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MMS 2012 – In Review

What happens in Vegas...goes straight to our blog - a look at MMS 2012

For Juriba, the Microsoft Management Summit was all about pirates, treasure and configuration manager. But what did the week provide to the copious number of exhibitors, presenters, customers, consultants and Microsoft themselves?

The main announcement was the shipping of System Center 2012. It’s been 4 years in the making, and significantly expands on the previous releases. The big idea to centralise further everything you need to create and manage your public or private cloud. We were presented with the entire solution on a usb stick and I’m sure many were wondering if this kind of level of simplicity in the big bad infrastructure world is realistic.

Brad Anderson focussed on the change in philosophy. What was previously computer management is now user management. With every organisation experiencing demand for the same corporate access and functionality from multiple devices, the user, and critically, their applications is now at the top of the priority list. The challenge is how to provide the same experience from different devices with different operating systems, and Microsoft were announcing some integration with both Apple and Android based machines. Windows Server 2012 was also announced for later this year.

Bill Anderson focussed his keynote on the new configuration manager 2012 features, and how quick it would be to perform tasks that used to take ages in 2007. Like all software, as it matures, it should get easier to operate as end users feedback requirements to the product teams. What we saw in CM2012 was delivery of a better interface, better security controls and simpler administration. All good progress, and certainly positioning the toolset extremely well against current competitors. Under the covers there is some huge change. Gone is the requirement for huge hierarchical infrastructure as the technology centralises back to the core.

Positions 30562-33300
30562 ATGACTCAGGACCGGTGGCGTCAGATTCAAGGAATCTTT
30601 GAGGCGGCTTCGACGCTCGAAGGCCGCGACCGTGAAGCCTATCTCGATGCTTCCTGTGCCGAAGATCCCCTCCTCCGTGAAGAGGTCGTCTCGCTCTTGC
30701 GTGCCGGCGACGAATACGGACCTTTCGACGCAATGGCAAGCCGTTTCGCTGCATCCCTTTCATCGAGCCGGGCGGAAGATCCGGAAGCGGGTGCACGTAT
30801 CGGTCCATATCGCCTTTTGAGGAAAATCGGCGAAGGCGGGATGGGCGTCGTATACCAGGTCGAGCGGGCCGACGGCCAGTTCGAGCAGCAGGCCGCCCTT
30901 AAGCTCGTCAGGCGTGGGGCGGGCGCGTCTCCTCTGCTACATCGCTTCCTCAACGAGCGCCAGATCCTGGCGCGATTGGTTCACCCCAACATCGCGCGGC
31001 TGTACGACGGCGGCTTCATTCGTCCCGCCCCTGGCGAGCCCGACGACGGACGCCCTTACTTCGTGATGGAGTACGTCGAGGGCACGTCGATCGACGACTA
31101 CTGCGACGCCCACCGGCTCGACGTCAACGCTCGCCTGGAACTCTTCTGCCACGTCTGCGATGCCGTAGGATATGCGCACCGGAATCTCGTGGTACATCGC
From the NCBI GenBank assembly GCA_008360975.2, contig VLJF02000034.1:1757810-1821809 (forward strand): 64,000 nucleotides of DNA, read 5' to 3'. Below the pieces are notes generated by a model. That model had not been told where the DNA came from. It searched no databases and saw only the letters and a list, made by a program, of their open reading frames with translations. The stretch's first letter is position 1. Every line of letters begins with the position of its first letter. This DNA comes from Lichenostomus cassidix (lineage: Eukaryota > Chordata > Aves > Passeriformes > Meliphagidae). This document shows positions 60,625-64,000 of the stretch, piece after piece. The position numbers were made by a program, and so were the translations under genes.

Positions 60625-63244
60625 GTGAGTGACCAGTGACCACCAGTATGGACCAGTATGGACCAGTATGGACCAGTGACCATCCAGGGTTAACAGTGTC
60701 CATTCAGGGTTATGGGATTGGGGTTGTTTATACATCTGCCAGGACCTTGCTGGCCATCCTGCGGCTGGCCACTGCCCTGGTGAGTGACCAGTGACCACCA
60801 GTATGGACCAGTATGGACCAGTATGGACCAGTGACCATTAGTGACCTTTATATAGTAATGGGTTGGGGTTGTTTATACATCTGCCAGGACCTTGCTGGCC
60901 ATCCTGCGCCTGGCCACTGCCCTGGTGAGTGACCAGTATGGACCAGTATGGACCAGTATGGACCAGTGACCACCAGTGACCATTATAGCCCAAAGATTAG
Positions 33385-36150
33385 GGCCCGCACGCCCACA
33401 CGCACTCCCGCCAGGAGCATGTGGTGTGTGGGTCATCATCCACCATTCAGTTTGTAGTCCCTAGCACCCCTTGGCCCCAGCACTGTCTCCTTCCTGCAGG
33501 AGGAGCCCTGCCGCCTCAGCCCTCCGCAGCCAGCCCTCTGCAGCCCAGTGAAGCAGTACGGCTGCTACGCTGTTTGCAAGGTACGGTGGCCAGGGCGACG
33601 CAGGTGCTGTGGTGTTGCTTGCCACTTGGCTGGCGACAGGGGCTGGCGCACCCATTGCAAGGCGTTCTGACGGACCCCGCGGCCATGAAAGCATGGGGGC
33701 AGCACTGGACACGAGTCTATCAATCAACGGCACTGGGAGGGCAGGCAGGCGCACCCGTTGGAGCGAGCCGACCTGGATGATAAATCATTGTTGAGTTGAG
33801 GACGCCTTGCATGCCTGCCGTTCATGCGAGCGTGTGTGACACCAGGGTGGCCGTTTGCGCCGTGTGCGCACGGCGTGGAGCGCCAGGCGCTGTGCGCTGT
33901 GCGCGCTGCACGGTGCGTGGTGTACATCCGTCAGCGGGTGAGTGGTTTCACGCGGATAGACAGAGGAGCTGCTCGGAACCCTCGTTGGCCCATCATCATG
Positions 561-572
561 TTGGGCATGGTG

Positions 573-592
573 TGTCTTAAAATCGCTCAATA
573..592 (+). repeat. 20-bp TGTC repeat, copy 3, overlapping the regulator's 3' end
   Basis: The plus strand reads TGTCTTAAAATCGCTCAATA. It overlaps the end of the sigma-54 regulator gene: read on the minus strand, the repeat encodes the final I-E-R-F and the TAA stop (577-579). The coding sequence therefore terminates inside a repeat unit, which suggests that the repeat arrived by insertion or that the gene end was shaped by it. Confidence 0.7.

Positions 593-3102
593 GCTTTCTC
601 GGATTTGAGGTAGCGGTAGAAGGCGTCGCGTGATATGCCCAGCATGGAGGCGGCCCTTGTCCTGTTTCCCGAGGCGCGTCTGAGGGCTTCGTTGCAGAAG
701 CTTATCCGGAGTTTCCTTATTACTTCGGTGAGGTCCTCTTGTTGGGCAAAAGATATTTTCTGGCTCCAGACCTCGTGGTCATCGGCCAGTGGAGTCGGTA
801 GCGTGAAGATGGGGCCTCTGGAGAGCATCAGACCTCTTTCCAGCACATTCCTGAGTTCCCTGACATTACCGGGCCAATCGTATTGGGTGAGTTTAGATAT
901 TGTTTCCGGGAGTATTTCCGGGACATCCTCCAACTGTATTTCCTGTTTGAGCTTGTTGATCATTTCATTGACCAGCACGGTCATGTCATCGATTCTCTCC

All great news. However, what this means to existing customers is a desktop migration rather than an upgrade from previous versions. As a software vendor ourselves, we sympathise – sometimes you just have to re-architect to get the benefits and functionality to move forward. At Juriba this was good news because we can concentrate on how we can template readiness for SCCM 2012 in our Dashworks product.

The usual variety of sessions were available from some excellent on-line labs through to hosted sessions on technical aspects of the new release, vendor-led experience presentations and overviews on how to approach different aspects of planning and preparation. These sessions are now available online.

In the expo hall, there were vendors focussed on everything from data centre hardware to virtualisation software to application packaging services. MMS 2012 covers quite a large span of technology, so it was interesting to see how organisations were pitching. In the main section were Dell and HP, exhibiting the latest in data centre hardware. Further back were 1E pushing their software products alongside RES, AppSense, Citrix and Flexera. Behind was a huge Microsoft contingent helping people understand the latest changes in 2012.

On the edge of the expo lay the smaller companies pushing innovative new products that work in the SCCM world. In the desktop migration space, some great point solutions were to be found, including FutureStateIT with their application currency product, BDNA with their normalise solution, and a few companies focussed on providing an easier way to automate task management such as Ayehu.

For Juriba, the show was all about increasing awareness of our end user Windows 7 enterprise migration readiness system, Dashworks. We were able to meet with the guys that run the System Center Alliance and forge some great relationships with both partners and customers alike. Our treasure hunt was very well received and provided some great fun for everyone that took part. We very much enjoyed making pirates of you all!

So how would I round it all up? Well, it felt like a significant evolution rather than a revolution, which is a good thing in my eyes. SCCM was already a great product, and these enhancements will undoubtedly see it gain even more market share. The Microsoft vision is clear and we will see a significant shift in how we all manage our end users in the coming years. It will be hugely interesting to see how quickly the new release is adopted by existing customers and how it will fit in with the existing work to migrate to Windows 7. Overall, I think it was a great conference – lots of breadth and depth and we’re already looking forward to New Orleans next year. Do tell me what you thought of MMS 2012 below.